Intended for healthcare professionals

Rapid response to:

Head To Head Coronavirus Transmission

Should masks be worn outdoors?

BMJ 2021; 373 doi: (Published 28 April 2021) Cite this as: BMJ 2021;373:n1036

Linked Feature

What do we know about airborne transmission of SARS-CoV-2?

Linked Commentary

Why I wear a mask indoors and out

Read our latest coverage of the coronavirus pandemic

Rapid Response:

Voluntary outdoor mask-wearing can have incidental benefits in cities

Dear Editor

The evidence for mandatory mask-wearing in outdoor settings to reduce transmission of SARS-CoV-2 does not meet the threshold for public health intervention either at an individual or community level.[1]. They may be even unforeseen harms particularly in wide open countryside with plenty of fresh air.[2].

Law enforcement agencies may also not welcome mask-wearing in streets and parks as it could hamper identification of criminals on security camera (CCTV) images.

On the other hand, voluntary outdoor mask-wearing may have other incidental benefits. An immediate benefit would be protection from the air pollution that is choking our cities.[3]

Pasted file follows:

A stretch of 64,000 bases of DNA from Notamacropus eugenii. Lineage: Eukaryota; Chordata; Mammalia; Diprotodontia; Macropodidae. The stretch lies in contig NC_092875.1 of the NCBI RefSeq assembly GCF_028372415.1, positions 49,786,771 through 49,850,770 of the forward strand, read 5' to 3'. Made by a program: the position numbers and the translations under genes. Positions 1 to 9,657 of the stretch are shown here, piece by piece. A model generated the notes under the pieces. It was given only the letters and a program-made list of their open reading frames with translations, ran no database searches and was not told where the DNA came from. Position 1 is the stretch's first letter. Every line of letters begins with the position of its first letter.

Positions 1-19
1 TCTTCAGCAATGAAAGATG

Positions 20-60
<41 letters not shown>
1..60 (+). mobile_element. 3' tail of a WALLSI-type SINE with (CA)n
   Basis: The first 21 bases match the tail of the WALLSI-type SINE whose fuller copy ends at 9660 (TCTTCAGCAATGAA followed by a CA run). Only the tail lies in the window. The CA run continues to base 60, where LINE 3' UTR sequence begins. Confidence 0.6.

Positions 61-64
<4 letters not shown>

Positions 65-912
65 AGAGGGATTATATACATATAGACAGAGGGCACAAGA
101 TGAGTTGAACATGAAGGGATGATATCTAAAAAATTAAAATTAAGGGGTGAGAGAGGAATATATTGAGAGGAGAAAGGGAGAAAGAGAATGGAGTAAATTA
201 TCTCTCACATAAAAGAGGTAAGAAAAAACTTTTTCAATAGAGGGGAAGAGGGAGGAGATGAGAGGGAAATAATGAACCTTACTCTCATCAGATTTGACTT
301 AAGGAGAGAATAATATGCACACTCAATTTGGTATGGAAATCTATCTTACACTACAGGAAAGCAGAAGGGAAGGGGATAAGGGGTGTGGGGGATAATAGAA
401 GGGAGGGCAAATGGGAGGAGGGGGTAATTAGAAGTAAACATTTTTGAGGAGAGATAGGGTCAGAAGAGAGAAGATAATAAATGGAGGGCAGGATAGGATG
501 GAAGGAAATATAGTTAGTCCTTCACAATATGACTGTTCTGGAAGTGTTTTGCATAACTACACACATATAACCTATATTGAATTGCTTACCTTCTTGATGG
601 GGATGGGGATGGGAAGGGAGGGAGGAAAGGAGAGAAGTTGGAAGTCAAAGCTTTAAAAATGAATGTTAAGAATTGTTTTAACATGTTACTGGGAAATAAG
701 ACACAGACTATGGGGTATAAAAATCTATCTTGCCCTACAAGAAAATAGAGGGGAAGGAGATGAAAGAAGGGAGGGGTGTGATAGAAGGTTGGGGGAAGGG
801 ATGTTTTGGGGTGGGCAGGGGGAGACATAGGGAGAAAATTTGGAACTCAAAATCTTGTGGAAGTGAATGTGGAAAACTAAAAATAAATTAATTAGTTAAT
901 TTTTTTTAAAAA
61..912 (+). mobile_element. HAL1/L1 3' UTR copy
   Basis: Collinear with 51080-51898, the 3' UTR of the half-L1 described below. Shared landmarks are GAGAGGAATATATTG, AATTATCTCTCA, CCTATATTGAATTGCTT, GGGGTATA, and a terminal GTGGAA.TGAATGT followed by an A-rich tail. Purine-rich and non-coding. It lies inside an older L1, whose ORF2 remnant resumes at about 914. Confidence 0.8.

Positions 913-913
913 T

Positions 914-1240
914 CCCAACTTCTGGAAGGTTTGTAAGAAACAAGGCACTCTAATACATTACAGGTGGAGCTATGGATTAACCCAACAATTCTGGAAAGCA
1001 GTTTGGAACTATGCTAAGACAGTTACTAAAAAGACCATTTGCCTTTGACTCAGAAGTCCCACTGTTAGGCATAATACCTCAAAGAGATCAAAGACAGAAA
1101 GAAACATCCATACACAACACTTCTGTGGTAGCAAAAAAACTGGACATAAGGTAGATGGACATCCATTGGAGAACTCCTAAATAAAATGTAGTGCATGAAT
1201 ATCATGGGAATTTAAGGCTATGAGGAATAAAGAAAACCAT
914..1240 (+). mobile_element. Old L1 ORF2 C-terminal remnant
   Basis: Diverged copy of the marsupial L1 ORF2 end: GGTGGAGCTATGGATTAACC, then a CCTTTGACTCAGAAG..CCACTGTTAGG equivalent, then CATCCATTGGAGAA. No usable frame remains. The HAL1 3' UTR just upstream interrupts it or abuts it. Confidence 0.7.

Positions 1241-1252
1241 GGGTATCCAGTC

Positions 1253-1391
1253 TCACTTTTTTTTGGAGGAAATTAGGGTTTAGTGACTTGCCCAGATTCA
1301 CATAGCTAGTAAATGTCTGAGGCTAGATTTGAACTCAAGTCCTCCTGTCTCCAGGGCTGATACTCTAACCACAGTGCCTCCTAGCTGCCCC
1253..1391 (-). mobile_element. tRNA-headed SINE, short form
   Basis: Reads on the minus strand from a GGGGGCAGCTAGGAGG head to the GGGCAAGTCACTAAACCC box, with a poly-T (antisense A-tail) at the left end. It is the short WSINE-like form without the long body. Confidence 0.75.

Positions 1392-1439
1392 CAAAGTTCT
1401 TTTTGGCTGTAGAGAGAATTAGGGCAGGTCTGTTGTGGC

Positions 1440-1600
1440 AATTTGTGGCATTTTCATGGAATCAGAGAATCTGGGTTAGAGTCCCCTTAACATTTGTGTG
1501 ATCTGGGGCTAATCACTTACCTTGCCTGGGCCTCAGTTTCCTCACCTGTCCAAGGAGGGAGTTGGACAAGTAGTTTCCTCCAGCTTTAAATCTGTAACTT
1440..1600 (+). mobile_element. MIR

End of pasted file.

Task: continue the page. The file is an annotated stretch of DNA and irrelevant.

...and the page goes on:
COVID-19 pandemic has accelerated the erosion of privacy in our society.[4] It is a matter of time before software companies prime the population to accept facial recognition in everyday life. Masks may provide some degree of privacy against virtual stalking at street level.[5]

1 Javid B, Bassler D, Bryant MB, et al. Should masks be worn outdoors? BMJ 2021;373:n1036. doi:10.1136/bmj.n1036
2 Bonell C, Jamal F, Melendez-Torres GJ, et al. ‘Dark logic’: theorising the harmful consequences of public health interventions. J Epidemiol Community Health 2015;69:95–8. doi:10.1136/jech-2014-204671
3 Soeroso NN, Intan TK, Ichwan M, et al. Four-type of Masks and its Effectiveness Based on Reduced Level of Expiratory Carbon-monoxide. Med Arch 2020;74:342–5. doi:10.5455/medarh.2020.74.342-345
4 Krass M, Henderson P, Mello MM, et al. How US law will evaluate artificial intelligence for covid-19. BMJ 2021;372:n234. doi:10.1136/bmj.n234
5 Editorial. Facial-recognition research needs an ethical reckoning. Nature 2020;587:330. doi:10.1038/d41586-020-03256-7

Competing interests: No competing interests

02 May 2021
Santhanam Sundar
Consultant Oncologist
Nottingham University Hospitals NHS Trust